Bottle returns are worth only a nickel apiece, but Angelo Sarkees knows that they can add up. Since the summer of 2013, Sarkees has donated more than $100,000 to four western Niagara County nonprofit agencies that aid the homeless and poor, and he said that about 60% of that money has come from turning in recyclable beverage containers. That’s about 1.1 million bottles and cans, Sarkees estimated this week.
“I passed the million mark in October,” the 75-year-old Lewiston man said.
The rest of the donations for his Deposits 4 Food program came from cashing in scrap metal, Sarkees said, but he has de-emphasized that side of his activities in recent years. Tuesday, Sarkees presented his latest checks to Care and Share in Ransomville and the Wilson Food Pantry. On Wednesday, Sarkees will make donations totaling $2,100 to his two main beneficiaries, Community Missions of the Niagara Frontier and the Heart Love & Soul food pantry, both in Niagara Falls.
He said those two organizations have received about 90% of his aid over the past nine years, and with the next checks, the donations he’s made since 2013 will exceed the six-figure mark. Sarkees is one of Community Missions’ longest running and most consistent donors, agency spokesman Christian Hoffman said.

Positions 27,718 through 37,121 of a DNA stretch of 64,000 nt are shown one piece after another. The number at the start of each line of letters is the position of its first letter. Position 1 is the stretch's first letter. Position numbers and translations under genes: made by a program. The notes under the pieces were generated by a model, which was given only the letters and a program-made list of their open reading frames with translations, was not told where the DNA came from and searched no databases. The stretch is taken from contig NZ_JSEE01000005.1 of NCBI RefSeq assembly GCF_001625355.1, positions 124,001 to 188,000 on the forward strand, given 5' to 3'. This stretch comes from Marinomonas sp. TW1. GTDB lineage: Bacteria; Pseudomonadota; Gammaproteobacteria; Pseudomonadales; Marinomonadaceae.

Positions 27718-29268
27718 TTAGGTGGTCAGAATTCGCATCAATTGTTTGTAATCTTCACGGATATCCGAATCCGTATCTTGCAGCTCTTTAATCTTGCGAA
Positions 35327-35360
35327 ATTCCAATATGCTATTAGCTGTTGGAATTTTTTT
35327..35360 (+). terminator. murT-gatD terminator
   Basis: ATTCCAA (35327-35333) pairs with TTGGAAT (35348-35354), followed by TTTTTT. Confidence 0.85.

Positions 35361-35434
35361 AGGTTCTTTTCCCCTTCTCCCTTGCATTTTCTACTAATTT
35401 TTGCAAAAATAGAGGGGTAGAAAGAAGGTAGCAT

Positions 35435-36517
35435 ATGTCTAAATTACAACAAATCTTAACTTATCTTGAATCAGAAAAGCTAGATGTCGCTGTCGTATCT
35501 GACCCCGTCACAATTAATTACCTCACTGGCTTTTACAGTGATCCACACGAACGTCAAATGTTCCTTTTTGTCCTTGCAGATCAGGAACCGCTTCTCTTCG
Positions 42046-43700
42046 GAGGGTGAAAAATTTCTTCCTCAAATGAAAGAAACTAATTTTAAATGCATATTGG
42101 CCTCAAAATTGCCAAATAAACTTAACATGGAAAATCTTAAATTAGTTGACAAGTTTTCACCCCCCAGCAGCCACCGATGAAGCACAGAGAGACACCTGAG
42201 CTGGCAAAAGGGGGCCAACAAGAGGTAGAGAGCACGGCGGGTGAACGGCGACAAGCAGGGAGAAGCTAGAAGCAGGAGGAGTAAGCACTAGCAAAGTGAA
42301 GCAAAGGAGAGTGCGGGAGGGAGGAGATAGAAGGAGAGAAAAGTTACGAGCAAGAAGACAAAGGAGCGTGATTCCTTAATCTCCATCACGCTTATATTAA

“We could use dozens, hundreds more with the passion and the work ethic of Ange,” Hoffman said. “He is truly remarkable.”
Sarkees said he started out collecting discarded bottles and cans on his own. Sarkees now has developed a network of about 40 area people who help him collect beverage containers.
“Right now I’m at the point where people just give them to me out of their homes,” Sarkees said. “I have a few other collections I make, but 90% of my bottles now, I have a routine route that I pick up once or twice a week. It generates now $600 a month in bottles, a couple hundred in scrap.”
“He’s working smarter, not harder,” Hoffman said. “He’s got a lot of people that are collecting for him, organizations or businesses that will call him once they have a lot that are stored up.”
A ceremony honoring Sarkees for cracking the six-figure mark in donations was to have been held on Thursday, Earth Day, at a ceremony at Community Missions, but a scheduling issue resulted in its postponement until next week.
Sarkees always has had a concern with cleaning up the environment. He’s retired from the state Department of Environmental Conservation, where he worked on wastewater issues.
If not for his efforts, “Stuff I collect might end up in a landfill,” Sarkees said. “The metal could be garbage. A lot of it could be recycled, but a lot of it wouldn’t.”
“We go out together with our truck once a week to pick up empties,” Adamson said. “It’s fun.”
How long will Sarkees keep collecting cans for his favorite charities?
“I’ll probably do it forever,” Sarkees said.
Source: Buffalo News